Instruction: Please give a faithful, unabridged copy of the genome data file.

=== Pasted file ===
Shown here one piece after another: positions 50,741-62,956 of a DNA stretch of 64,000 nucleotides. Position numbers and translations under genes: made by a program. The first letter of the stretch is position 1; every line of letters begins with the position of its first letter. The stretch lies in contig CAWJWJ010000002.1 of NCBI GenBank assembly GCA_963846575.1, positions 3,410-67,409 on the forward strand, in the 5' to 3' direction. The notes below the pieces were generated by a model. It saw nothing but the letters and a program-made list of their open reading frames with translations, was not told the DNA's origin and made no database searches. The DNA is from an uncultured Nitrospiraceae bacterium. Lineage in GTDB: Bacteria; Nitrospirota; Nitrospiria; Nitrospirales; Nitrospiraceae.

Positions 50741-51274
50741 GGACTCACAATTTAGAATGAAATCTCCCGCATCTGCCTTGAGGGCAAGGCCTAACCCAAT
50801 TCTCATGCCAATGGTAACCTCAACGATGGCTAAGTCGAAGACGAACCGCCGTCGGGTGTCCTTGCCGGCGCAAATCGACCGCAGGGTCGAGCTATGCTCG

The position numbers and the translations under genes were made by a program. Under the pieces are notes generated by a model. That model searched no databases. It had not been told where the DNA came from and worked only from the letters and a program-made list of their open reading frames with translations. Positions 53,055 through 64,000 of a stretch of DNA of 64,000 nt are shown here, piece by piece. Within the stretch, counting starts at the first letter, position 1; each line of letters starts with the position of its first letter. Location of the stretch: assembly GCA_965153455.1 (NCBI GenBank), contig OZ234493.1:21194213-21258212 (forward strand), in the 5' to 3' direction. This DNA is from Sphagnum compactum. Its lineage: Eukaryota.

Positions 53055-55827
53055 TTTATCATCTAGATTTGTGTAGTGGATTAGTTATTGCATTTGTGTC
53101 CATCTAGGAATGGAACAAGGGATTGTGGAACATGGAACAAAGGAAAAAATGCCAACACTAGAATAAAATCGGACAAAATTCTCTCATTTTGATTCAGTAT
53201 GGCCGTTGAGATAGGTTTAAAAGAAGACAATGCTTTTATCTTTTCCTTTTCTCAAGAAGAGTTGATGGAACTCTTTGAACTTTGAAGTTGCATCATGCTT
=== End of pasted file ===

Shown here one piece after another: positions 50,741-62,956 of a DNA stretch of 64,000 nucleotides. Position numbers and translations under genes: made by a program. The first letter of the stretch is position 1; every line of letters begins with the position of its first letter. The stretch lies in contig CAWJWJ010000002.1 of NCBI GenBank assembly GCA_963846575.1, positions 3,410-67,409 on the forward strand, in the 5' to 3' direction. The notes below the pieces were generated by a model. It saw nothing but the letters and a program-made list of their open reading frames with translations, was not told the DNA's origin and made no database searches. The DNA is from an uncultured Nitrospiraceae bacterium. Lineage in GTDB: Bacteria; Nitrospirota; Nitrospiria; Nitrospirales; Nitrospiraceae.

Positions 50741-51274
50741 GGACTCACAATTTAGAATGAAATCTCCCGCATCTGCCTTGAGGGCAAGGCCTAACCCAAT
50801 TCTCATGCCAATGGTAACCTCAACGATGGCTAAGTCGAAGACGAACCGCCGTCGGGTGTCCTTGCCGGCGCAAATCGACCGCAGGGTCGAGCTATGCTCG

The position numbers and the translations under genes were made by a program. Under the pieces are notes generated by a model. That model searched no databases. It had not been told where the DNA came from and worked only from the letters and a program-made list of their open reading frames with translations. Positions 53,055 through 64,000 of a stretch of DNA of 64,000 nt are shown here, piece by piece. Within the stretch, counting starts at the first letter, position 1; each line of letters starts with the position of its first letter. Location of the stretch: assembly GCA_965153455.1 (NCBI GenBank), contig OZ234493.1:21194213-21258212 (forward strand), in the 5' to 3' direction. This DNA is from Sphagnum compactum. Its lineage: Eukaryota.

Positions 53055-55827
53055 TTTATCATCTAGATTTGTGTAGTGGATTAGTTATTGCATTTGTGTC
53101 CATCTAGGAATGGAACAAGGGATTGTGGAACATGGAACAAAGGAAAAAATGCCAACACTAGAATAAAATCGGACAAAATTCTCTCATTTTGATTCAGTAT
53201 GGCCGTTGAGATAGGTTTAAAAGAAGACAATGCTTTTATCTTTTCCTTTTCTCAAGAAGAGTTGATGGAACTCTTTGAACTTTGAAGTTGCATCATGCTT